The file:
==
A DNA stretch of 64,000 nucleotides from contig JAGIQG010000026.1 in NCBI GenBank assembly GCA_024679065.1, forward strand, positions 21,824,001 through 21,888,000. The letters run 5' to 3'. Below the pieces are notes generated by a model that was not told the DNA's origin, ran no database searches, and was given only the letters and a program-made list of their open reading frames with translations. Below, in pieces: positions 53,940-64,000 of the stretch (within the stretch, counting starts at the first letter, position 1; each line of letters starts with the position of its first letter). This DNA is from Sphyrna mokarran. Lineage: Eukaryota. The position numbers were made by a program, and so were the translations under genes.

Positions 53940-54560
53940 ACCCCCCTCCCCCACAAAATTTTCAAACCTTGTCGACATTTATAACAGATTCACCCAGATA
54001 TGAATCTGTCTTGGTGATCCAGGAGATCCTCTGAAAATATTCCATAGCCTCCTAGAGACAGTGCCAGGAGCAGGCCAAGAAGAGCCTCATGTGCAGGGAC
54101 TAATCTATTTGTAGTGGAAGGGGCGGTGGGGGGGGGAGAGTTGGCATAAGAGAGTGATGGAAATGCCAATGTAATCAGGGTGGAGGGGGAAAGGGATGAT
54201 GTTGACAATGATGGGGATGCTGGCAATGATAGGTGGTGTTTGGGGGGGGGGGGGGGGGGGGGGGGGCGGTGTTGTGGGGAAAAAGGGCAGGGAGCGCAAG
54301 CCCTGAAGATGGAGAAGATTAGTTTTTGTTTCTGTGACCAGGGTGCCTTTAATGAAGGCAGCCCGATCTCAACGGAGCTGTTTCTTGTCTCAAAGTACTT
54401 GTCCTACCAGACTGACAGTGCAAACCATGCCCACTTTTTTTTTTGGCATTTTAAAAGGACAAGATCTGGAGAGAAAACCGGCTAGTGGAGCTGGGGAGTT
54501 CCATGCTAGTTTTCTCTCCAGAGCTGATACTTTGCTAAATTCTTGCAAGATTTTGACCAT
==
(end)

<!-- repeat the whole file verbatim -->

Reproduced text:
A DNA stretch of 64,000 nucleotides from contig JAGIQG010000026.1 in NCBI GenBank assembly GCA_024679065.1, forward strand, positions 21,824,001 through 21,888,000. The letters run 5' to 3'. Below the pieces are notes generated by a model that was not told the DNA's origin, ran no database searches, and was given only the letters and a program-made list of their open reading frames with translations. Below, in pieces: positions 53,940-64,000 of the stretch (within the stretch, counting starts at the first letter, position 1; each line of letters starts with the position of its first letter). This DNA is from Sphyrna mokarran. Lineage: Eukaryota. The position numbers were made by a program, and so were the translations under genes.

Positions 53940-54560
53940 ACCCCCCTCCCCCACAAAATTTTCAAACCTTGTCGACATTTATAACAGATTCACCCAGATA
54001 TGAATCTGTCTTGGTGATCCAGGAGATCCTCTGAAAATATTCCATAGCCTCCTAGAGACAGTGCCAGGAGCAGGCCAAGAAGAGCCTCATGTGCAGGGAC
54101 TAATCTATTTGTAGTGGAAGGGGCGGTGGGGGGGGGAGAGTTGGCATAAGAGAGTGATGGAAATGCCAATGTAATCAGGGTGGAGGGGGAAAGGGATGAT
54201 GTTGACAATGATGGGGATGCTGGCAATGATAGGTGGTGTTTGGGGGGGGGGGGGGGGGGGGGGGGGCGGTGTTGTGGGGAAAAAGGGCAGGGAGCGCAAG
54301 CCCTGAAGATGGAGAAGATTAGTTTTTGTTTCTGTGACCAGGGTGCCTTTAATGAAGGCAGCCCGATCTCAACGGAGCTGTTTCTTGTCTCAAAGTACTT
54401 GTCCTACCAGACTGACAGTGCAAACCATGCCCACTTTTTTTTTTGGCATTTTAAAAGGACAAGATCTGGAGAGAAAACCGGCTAGTGGAGCTGGGGAGTT
54501 CCATGCTAGTTTTCTCTCCAGAGCTGATACTTTGCTAAATTCTTGCAAGATTTTGACCAT